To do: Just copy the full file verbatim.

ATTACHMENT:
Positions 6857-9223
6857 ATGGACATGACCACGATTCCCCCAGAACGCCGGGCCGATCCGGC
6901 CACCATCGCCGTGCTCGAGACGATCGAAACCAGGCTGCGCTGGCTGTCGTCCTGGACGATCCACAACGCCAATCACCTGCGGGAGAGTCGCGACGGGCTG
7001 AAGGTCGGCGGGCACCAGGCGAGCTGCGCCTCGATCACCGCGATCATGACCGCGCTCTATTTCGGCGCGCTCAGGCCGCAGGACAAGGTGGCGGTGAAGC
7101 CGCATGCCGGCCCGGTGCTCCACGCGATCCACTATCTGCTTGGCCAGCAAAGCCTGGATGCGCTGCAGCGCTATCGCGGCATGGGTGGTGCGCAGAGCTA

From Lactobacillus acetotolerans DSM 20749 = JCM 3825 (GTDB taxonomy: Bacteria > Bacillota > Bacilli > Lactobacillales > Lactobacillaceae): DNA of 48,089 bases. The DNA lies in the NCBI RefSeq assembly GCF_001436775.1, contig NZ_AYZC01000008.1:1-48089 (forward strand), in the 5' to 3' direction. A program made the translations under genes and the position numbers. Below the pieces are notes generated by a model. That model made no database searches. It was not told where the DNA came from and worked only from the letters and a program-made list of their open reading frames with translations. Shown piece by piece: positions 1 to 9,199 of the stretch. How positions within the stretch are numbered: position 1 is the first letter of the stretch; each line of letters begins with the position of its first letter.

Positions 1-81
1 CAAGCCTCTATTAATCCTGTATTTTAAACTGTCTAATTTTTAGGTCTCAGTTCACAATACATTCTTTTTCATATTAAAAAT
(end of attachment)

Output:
Positions 6857-9223
6857 ATGGACATGACCACGATTCCCCCAGAACGCCGGGCCGATCCGGC
6901 CACCATCGCCGTGCTCGAGACGATCGAAACCAGGCTGCGCTGGCTGTCGTCCTGGACGATCCACAACGCCAATCACCTGCGGGAGAGTCGCGACGGGCTG
7001 AAGGTCGGCGGGCACCAGGCGAGCTGCGCCTCGATCACCGCGATCATGACCGCGCTCTATTTCGGCGCGCTCAGGCCGCAGGACAAGGTGGCGGTGAAGC
7101 CGCATGCCGGCCCGGTGCTCCACGCGATCCACTATCTGCTTGGCCAGCAAAGCCTGGATGCGCTGCAGCGCTATCGCGGCATGGGTGGTGCGCAGAGCTA

From Lactobacillus acetotolerans DSM 20749 = JCM 3825 (GTDB taxonomy: Bacteria > Bacillota > Bacilli > Lactobacillales > Lactobacillaceae): DNA of 48,089 bases. The DNA lies in the NCBI RefSeq assembly GCF_001436775.1, contig NZ_AYZC01000008.1:1-48089 (forward strand), in the 5' to 3' direction. A program made the translations under genes and the position numbers. Below the pieces are notes generated by a model. That model made no database searches. It was not told where the DNA came from and worked only from the letters and a program-made list of their open reading frames with translations. Shown piece by piece: positions 1 to 9,199 of the stretch. How positions within the stretch are numbered: position 1 is the first letter of the stretch; each line of letters begins with the position of its first letter.

Positions 1-81
1 CAAGCCTCTATTAATCCTGTATTTTAAACTGTCTAATTTTTAGGTCTCAGTTCACAATACATTCTTTTTCATATTAAAAAT